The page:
BBYY’s journey: Scientists track Arctic hare’s ‘record-setting’ travels around Ellesmere Island
Study found 2-year-old female travelled 388 kilometres in 49 days
During the summer at Canadian Forces Station Alert, which sits at one of the northernmost points of Nunavut’s Ellesmere Island, Arctic hares mate and breed. As fall approaches and temperatures drop, the hares are a less common sight as they migrate south in search of food.
Where do these hares go when they migrate? And, how far do they travel?
A study recently published in the journal Ecology found Arctic hares in Alert travel hundreds of kilometres during their end-of-summer migration, including one that travelled a “record-setting” distance of 388 kilometres.
The study was conducted by researchers from the Université du Québec à Rimouski and the Department of National Defence over the course of several months beginning in spring 2019.
The research team fitted 25 hares with satellite trackers, which provided daily location updates of where each of the hares had travelled.
The hare that travelled the “record-setting” journey was a two-year-old female named BBYY, says Dominique Berteaux, an ecologist and Canada research chair on northern biodiversity at the Université du Québec à Rimouski.
At least 20 of the hares had travelled anywhere between 113 and 310 kilometres, from Alert to an area around Lake Hazen in Quttinirpaaq National Park and back, the study found. But BBYY’s journey was 388 kilometres over 49 days.
“No study had ever shown that this kind of animal would move [that] far away from where they live,” Berteaux said. “The main surprise was that one individual would move that much. That was the point of this paper.”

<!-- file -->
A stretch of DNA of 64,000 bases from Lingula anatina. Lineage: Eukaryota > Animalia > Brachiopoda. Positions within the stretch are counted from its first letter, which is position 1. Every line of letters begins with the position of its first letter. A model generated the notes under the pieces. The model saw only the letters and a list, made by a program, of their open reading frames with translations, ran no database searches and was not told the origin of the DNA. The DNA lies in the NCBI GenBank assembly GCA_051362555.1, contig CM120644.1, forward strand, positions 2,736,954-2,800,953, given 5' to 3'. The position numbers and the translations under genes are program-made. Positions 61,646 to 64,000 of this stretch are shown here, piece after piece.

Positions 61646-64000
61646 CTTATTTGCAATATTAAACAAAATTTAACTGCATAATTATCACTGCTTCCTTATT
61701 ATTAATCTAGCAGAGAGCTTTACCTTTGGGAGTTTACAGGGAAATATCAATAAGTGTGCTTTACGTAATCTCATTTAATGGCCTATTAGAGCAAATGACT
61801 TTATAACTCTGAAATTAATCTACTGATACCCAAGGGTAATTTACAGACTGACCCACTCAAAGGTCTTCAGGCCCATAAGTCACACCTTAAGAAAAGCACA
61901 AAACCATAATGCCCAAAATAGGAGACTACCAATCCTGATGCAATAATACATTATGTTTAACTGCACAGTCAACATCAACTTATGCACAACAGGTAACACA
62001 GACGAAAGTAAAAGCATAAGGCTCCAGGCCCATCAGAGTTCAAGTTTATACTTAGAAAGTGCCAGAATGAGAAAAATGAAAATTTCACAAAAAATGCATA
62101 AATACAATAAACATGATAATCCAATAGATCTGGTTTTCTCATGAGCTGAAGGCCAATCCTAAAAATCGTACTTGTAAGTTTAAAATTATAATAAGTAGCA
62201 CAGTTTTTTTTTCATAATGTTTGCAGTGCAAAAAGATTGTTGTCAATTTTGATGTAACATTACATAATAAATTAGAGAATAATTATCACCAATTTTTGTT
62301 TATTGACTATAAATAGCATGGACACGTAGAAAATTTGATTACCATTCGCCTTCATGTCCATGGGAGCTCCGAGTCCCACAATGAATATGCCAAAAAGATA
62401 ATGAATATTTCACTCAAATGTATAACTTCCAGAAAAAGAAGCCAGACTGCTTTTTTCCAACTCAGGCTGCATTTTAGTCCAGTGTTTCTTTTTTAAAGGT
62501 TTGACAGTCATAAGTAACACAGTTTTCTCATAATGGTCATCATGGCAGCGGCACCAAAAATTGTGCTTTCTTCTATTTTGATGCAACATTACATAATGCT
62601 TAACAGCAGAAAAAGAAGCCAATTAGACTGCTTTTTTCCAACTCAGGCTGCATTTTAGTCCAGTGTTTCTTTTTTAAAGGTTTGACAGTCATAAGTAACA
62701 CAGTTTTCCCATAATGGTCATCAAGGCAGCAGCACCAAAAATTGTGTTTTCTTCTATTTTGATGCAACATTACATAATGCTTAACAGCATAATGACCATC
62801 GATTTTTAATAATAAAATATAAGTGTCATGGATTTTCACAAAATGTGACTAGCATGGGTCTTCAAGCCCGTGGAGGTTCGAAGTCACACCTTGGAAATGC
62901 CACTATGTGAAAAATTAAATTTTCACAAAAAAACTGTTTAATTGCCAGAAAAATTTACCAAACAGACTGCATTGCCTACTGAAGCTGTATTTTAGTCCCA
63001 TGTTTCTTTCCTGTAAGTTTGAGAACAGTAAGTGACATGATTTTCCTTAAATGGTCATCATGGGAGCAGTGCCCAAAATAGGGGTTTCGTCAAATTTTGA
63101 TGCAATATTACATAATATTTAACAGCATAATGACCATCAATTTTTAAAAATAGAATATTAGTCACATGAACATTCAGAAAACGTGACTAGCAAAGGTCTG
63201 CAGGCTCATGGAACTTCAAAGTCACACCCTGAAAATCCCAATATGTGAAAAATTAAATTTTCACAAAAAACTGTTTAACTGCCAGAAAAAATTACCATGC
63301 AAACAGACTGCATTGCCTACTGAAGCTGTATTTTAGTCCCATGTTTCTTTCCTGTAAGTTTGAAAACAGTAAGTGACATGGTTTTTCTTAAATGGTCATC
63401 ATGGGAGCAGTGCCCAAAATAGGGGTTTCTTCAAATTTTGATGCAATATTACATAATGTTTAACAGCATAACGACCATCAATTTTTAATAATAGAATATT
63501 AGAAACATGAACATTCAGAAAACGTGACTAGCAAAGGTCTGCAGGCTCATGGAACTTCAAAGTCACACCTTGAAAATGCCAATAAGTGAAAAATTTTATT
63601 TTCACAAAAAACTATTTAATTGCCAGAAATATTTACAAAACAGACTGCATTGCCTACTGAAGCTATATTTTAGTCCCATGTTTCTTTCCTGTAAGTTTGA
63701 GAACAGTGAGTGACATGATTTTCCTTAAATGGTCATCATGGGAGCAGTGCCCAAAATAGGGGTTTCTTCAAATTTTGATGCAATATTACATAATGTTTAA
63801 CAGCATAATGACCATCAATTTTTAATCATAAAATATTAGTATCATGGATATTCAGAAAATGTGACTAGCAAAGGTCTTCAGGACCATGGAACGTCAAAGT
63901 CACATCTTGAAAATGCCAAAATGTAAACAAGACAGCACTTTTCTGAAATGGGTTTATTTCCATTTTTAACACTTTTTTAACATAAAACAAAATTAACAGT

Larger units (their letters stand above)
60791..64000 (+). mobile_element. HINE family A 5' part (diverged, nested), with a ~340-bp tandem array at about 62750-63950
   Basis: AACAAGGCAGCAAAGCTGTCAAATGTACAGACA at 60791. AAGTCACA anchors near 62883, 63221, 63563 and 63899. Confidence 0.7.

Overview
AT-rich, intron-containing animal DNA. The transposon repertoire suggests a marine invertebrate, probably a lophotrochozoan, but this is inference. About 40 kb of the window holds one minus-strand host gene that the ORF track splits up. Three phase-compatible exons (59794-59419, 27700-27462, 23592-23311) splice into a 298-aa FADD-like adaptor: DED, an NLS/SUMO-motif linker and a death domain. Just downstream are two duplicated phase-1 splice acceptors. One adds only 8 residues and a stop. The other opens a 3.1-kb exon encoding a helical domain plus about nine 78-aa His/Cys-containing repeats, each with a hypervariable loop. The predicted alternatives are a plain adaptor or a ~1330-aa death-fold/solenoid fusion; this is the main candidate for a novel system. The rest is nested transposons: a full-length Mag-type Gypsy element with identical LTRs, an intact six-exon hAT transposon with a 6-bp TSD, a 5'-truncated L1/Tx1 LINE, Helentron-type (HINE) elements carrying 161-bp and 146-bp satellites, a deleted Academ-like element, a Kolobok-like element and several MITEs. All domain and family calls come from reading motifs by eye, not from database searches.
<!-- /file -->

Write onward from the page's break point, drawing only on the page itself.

BBYY was captured and fitted with her satellite collar on June 18, 2019. According to a map of satellite locations, for the next few months she stayed in the area surrounding Alert before beginning her journey south on Sept. 17. A month later, she had already travelled nearly two-thirds of the distance she would eventually cover, appearing on the map southwest of Lake Hazen. On Nov. 29, her journey ended, north of Lake Hazen.
On Dec. 1, 2019, BBYY died of “unknown causes,” according to the paper.
Arctic hares are an important prey species in the ecosystem on Ellesmere Island and throughout the Arctic tundra, Berteaux says, and understanding their behaviour is important to ongoing conservation efforts in Quttinirpaaq National Park and its surrounding areas.
“Understanding the movement of animals is very important for conservation, for management, and for understanding wildlife,” he said.
As the data from the 2019 hare research continues to be analyzed, Berteaux says he looks forward to returning to the North, continuing his research and collaborating with Inuit elders and hunters to benefit from their knowledge of the land and Arctic animals.
“For all of us who study wildlife, it’s quite important,” he said. “When we work with the elders and the hunters, we learn a lot about wildlife.”